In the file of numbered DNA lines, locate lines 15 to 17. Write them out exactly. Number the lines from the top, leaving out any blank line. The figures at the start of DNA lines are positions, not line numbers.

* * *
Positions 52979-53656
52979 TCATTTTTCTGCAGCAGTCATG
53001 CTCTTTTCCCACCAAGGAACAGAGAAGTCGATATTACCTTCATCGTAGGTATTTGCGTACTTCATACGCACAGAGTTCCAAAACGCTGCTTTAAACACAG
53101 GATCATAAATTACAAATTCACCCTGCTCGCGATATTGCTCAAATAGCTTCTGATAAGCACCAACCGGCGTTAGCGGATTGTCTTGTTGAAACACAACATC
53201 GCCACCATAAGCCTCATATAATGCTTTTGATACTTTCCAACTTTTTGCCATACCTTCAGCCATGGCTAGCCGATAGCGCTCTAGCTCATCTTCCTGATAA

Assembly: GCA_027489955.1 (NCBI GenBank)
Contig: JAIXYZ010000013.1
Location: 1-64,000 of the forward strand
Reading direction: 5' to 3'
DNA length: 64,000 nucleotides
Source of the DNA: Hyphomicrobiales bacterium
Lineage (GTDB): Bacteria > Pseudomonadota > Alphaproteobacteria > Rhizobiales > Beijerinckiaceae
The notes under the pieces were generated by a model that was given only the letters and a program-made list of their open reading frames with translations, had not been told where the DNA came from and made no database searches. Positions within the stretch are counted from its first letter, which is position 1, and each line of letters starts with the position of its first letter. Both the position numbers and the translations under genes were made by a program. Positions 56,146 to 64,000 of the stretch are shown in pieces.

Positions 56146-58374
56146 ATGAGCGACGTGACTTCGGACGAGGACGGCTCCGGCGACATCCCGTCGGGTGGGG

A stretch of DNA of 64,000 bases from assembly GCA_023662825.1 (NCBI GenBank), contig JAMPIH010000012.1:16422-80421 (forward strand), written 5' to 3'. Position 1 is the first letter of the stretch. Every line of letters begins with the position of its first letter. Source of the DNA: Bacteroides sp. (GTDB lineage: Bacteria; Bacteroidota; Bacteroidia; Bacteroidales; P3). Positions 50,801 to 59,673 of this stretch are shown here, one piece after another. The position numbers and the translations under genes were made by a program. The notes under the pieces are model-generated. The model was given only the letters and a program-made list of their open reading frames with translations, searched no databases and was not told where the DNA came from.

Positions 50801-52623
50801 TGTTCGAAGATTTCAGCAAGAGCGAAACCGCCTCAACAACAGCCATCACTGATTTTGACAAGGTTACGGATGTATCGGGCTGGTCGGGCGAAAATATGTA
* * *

56146 ATGAGCGACGTGACTTCGGACGAGGACGGCTCCGGCGACATCCCGTCGGGTGGGG

A stretch of DNA of 64,000 bases from assembly GCA_023662825.1 (NCBI GenBank), contig JAMPIH010000012.1:16422-80421 (forward strand), written 5' to 3'. Position 1 is the first letter of the stretch. Every line of letters begins with the position of its first letter. Source of the DNA: Bacteroides sp. (GTDB lineage: Bacteria; Bacteroidota; Bacteroidia; Bacteroidales; P3). Positions 50,801 to 59,673 of this stretch are shown here, one piece after another. The position numbers and the translations under genes were made by a program. The notes under the pieces are model-generated. The model was given only the letters and a program-made list of their open reading frames with translations, searched no databases and was not told where the DNA came from.

Positions 50801-52623